Initial COVID-19 Testing Data Show Impact in Nashville’s Minority Communities

Early data assessing the primary language of those who received COVID-19 tests at Vanderbilt University Medical Center (VUMC), and tested positive, illustrates the disproportionate impact the pandemic is having on racial or ethnic communities.

Of the first 18,491 patients tested for the novel coronavirus, 1,063 speak 37 languages other than English, according to analysis of electronic health records by VUMC’s Office of Health Equity. Although this group represents 5.7% of those tested, they are 19.4% of those positive and the highest number reside in two adjacent Nashville ZIP codes.

To prioritize access to care among all people amid the pandemic, the Office of Health Equity, led by Consuelo Wilkins, MD, MSCI, vice president for Health Equity for VUMC and associate dean for Health Equity at Vanderbilt School of Medicine, is leading  a workstream within the enterprise’s COVID-19 Command Center.

Wilkins and colleagues, Elisa Friedman, MS, Sunil Kripalani, MD, MSc, and others across VUMC, are working to disaggregate data by language as well as race, ethnicity, ZIP code and insurance status about who has been tested, tested positive, hospitalized or deceased.

“It’s critical to draw awareness to the disparity in communication and access to treatment as well as the economic, cultural and societal factors that impact ability to navigate care. We’re zeroing in on disaggregating the data by race, ethnicity and language because we can’t address inequities if we don’t know who they are,” said Wilkins, who is also executive director of the Meharry-Vanderbilt Alliance.

Black and other racial and ethnic communities as well as low-income or other vulnerable populations, such as homeless or incarcerated individuals, are at higher risk of severe outcomes and death from COVID-19. Wilkins is using the rapid flow of real-time data to improve and institute protocols that prioritize health equity across local and national health systems.

The group’s efforts to alleviate inequities in Nashville’s Spanish- and Arabic-speaking communities reflects gaps spotlighted in early data analysis.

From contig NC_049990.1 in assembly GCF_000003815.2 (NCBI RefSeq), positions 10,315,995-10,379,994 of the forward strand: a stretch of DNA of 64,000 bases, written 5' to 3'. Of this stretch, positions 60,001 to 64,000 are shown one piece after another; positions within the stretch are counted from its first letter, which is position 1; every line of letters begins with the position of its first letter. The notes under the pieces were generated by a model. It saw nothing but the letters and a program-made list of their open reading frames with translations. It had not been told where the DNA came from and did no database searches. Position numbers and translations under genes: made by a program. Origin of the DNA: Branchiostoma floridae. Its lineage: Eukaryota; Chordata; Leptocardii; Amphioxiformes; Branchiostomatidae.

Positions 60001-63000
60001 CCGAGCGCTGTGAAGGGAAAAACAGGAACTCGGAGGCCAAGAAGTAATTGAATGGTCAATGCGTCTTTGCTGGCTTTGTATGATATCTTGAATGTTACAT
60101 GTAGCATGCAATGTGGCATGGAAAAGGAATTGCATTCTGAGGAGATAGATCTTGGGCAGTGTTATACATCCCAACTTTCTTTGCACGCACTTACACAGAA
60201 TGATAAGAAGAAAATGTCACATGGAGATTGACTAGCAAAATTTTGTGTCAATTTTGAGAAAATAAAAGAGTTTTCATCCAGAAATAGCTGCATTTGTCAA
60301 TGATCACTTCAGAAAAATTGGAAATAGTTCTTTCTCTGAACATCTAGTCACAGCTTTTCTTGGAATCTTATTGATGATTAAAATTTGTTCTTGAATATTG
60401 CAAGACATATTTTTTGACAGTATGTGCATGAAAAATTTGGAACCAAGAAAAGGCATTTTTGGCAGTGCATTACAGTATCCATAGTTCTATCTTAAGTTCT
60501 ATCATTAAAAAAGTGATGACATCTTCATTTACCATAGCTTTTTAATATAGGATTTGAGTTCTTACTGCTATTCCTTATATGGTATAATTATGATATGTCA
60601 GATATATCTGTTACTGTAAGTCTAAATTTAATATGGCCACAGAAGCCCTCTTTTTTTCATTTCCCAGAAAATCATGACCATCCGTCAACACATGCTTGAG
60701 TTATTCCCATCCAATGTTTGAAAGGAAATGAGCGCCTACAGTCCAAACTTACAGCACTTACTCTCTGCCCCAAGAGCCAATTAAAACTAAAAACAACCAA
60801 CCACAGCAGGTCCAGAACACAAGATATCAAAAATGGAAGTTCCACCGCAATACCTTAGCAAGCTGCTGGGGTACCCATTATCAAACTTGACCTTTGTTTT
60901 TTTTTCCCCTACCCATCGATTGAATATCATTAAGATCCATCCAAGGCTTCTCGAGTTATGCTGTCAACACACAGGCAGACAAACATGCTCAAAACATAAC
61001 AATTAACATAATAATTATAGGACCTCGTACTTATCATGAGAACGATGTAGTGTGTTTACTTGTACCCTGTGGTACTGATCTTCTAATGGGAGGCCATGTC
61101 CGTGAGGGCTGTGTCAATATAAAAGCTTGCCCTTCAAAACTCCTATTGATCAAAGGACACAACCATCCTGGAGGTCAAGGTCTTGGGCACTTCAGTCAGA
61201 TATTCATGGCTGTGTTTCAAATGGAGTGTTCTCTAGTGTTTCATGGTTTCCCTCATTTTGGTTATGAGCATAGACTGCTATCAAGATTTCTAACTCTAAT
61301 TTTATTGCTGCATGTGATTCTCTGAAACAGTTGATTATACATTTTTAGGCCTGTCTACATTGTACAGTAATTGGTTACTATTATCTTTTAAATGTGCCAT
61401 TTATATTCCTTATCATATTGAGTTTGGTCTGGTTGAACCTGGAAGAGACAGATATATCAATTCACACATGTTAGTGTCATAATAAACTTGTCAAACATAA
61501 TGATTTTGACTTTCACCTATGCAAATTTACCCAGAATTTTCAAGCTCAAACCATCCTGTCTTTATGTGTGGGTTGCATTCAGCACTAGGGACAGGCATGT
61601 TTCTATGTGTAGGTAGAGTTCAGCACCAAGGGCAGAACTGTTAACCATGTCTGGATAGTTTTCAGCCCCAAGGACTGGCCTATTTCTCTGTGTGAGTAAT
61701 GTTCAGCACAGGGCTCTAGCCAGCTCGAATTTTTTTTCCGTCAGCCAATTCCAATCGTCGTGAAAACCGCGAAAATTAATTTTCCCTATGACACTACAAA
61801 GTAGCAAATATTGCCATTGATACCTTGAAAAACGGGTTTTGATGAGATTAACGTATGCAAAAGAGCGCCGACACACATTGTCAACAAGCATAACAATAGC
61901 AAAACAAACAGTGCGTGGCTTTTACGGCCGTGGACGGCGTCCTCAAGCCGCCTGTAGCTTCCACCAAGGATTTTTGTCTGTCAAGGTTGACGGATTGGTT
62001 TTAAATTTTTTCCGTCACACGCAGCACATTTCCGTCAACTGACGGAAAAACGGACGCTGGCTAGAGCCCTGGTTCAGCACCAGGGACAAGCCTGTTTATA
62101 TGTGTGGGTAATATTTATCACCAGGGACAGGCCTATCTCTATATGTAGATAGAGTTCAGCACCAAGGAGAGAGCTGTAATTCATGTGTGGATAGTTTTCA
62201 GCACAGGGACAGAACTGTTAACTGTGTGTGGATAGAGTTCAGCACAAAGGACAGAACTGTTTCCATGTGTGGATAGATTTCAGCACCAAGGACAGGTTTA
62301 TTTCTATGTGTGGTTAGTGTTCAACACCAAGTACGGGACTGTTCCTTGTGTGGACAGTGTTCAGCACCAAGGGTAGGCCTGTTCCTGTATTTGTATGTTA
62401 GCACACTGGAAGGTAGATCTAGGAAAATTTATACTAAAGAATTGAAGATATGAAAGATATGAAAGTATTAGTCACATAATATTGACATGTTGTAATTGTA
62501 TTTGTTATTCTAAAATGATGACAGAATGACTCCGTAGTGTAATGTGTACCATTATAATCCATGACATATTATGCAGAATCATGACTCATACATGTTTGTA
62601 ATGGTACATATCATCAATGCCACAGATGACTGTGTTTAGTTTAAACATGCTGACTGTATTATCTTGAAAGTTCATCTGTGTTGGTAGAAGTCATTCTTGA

VUMC’s COVID-19 health equity workstream is an example of the rapid response needed to address disparities during a pandemic. Teams designing pandemic preparedness plans can prioritize health equity by recognizing how underlying social, racial, political and economic factors drive health inequities, and establishing channels and guidelines that push through barriers, Wilkins wrote in a recent paper published in the Journal of Health Politics, Policy and Law.  The paper was coauthored by Philip Alberti, PhD, senior director, Health Equity Research & Policy at the Association for American Medical Colleges, and Paula Lantz, PhD, MS, associate dean for Academic Affairs and professor of Public Policy, James B. Hudak Professor of Health Policy at Gerald R. Ford School of Public Policy at the University of Michigan.

Entrenched health inequities can impede a comprehensive public health response from informing people, such as lower income essential workers, who need evidence-based outreach. Health systems’ rapid response during a pandemic must put health equity at the forefront.

Wilkins and her co-authors highlight the importance of breaking down silos between institutions, agencies, and other organizations during pandemics. Reaching communities with detailed, easy-to-understand information, for example, may require partnering with trusted community organizations. In a pandemic, access to timely, expert information is critical and the health of neighborhoods and the larger community depend on nimble communication tactics that actively work to push information to those who need it but may not know where to look.


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